June 20: Camping. This will lead up to Great American Backyard Campout on Saturday, June 25, when families will be pitching tents in their backyards or local parks. Make a cardboard teepee. Take an ABC walk, make crayon rubbings of leaves, color pictures of wildlife, make toilet paper tube "binoculars," etc. (Read Curious George Goes Camping; When We Go Camping; S Is For Smores)

June 27: Space. The last space shuttle ever is launching on Tuesday, June 28, in the afternoon. We plan to go to Kennedy Space Center this day (about three hours away). We might not see the launch, but if we don't it will be timely anyway. If you don't live near a space center, you can watch the launch on TV and/or visit a science museum. We can dress up like astronauts, learn about the planets in our solar system, build a solar system model, build a cardboard rocket ship, visit a planetarium, etc. (Read The Best Book of Spaceships; The Space Shuttle; Living On A Space Shuttle; The Complete Book of Our Solar System; First Space Encyclopedia)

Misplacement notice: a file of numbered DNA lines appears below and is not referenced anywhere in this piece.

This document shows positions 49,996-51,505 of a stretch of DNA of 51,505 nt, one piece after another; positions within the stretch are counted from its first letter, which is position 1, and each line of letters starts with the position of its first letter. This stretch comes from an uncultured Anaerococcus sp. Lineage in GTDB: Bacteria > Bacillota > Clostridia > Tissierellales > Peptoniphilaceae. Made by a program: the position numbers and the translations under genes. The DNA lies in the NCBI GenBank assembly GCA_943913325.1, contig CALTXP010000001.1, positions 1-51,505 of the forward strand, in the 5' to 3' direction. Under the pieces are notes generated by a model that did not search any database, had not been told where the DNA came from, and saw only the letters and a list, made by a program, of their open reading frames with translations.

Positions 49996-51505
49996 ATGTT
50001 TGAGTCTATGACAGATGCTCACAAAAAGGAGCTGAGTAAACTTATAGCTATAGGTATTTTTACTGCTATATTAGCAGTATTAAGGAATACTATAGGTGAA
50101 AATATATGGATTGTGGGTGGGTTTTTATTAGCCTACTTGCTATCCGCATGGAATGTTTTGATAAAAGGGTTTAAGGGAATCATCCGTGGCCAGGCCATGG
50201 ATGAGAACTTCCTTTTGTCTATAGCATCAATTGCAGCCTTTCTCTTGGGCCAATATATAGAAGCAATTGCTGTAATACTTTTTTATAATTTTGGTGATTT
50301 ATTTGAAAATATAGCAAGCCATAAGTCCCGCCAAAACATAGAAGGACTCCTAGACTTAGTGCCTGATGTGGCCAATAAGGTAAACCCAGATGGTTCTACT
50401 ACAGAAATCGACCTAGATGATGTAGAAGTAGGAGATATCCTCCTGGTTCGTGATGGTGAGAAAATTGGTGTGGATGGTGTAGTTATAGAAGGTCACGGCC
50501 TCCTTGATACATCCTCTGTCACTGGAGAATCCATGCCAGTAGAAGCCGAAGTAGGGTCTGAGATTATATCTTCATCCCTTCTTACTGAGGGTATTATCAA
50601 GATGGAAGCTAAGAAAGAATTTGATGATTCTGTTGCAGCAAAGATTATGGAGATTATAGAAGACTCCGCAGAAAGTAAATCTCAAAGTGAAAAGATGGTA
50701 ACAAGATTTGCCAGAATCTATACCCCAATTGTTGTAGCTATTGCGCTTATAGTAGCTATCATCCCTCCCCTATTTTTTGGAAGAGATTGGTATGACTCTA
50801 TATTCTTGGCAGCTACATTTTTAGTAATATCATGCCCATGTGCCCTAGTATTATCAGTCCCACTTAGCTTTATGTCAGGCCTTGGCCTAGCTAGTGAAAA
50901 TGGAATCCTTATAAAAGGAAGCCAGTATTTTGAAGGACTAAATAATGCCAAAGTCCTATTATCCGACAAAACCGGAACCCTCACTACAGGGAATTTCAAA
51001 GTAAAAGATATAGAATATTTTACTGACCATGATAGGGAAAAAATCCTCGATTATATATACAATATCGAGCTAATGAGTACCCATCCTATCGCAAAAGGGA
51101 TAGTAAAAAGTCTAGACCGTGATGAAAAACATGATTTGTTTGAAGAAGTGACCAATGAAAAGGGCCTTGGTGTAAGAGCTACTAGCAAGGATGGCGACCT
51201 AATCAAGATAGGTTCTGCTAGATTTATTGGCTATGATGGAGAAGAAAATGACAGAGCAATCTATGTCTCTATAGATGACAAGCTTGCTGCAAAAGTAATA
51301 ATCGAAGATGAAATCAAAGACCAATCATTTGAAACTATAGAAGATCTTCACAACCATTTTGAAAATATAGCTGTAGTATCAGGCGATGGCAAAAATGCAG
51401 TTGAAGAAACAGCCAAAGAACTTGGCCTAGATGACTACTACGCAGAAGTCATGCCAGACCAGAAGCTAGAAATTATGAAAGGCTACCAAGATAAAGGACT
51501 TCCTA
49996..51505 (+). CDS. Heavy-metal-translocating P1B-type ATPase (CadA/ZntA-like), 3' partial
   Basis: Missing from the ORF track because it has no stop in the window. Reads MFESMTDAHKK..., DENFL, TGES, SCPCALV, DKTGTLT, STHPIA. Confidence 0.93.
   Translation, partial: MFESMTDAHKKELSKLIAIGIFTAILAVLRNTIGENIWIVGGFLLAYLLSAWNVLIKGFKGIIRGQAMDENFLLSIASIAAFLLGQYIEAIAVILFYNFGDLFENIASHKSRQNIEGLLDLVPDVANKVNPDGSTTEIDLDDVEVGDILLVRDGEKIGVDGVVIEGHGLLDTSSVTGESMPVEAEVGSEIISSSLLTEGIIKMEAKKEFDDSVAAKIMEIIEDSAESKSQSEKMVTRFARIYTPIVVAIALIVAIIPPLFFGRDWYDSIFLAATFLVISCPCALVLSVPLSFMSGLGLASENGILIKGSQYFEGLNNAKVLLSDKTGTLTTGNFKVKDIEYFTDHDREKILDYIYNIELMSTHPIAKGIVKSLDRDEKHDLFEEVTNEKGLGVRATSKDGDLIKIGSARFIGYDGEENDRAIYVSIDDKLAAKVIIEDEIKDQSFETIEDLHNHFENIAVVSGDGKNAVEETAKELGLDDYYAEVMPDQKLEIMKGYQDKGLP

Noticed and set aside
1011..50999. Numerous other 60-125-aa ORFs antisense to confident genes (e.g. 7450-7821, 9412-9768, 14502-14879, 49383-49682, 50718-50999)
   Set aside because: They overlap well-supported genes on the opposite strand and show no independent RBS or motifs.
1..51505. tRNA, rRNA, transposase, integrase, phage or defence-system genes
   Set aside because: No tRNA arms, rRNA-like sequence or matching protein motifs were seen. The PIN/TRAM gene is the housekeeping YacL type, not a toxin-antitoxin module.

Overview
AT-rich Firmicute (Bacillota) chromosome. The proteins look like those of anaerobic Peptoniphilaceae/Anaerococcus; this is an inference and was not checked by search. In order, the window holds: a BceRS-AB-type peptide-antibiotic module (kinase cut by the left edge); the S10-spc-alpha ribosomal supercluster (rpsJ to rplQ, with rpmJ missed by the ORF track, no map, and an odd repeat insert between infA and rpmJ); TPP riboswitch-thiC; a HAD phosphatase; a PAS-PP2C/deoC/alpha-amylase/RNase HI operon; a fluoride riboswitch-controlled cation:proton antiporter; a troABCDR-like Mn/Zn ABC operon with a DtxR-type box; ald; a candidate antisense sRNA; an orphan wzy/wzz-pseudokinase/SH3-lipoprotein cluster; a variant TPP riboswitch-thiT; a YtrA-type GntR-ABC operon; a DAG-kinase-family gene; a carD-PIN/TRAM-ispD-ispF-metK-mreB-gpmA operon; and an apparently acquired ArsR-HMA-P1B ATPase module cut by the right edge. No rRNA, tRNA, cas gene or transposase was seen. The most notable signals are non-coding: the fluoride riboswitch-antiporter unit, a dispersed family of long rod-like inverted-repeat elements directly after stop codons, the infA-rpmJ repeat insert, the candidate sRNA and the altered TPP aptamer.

July 4: America, the Beautiful. Maps of America and our state -- start learning how to read a map. Make flags. Sing patriotic songs. Do a fireworks craft. Maybe make some day trips around our state to our favorite places. Rent “An American Tail,” “This is America, Charlie Brown” or “All Aboard America.” (Read A Is For America; America: A Patriotic Primer; America Is; The Scrambled States of America; America the Beautiful; Good Night America)

July 11: World Traveler. Each day, we'll focus on a different country and have a passport stamped each day and a little cardboard suitcase that we'll make covered in stickers featuring different locations. We can pretend to take a trip by airplane, train and cruise ship, make simple paper costume props, listen to foreign music, do coloring pages, etc. Maybe have an “It’s a Small World” party. (Read Country by Country Guide: Our World; A World of Wonders; Travels of the Zephyr)

July 18: Out on the Ranch. We'll try to visit a farm. Dress up like cowboys. Pretend a water park is an ol’ watering hole. Go to the local children's art musuem. Make and ride hobby horses. (Read Charlie the Ranch Dog; The Cow Loves Cookies; Good Night Cowboy; Cowboy Small)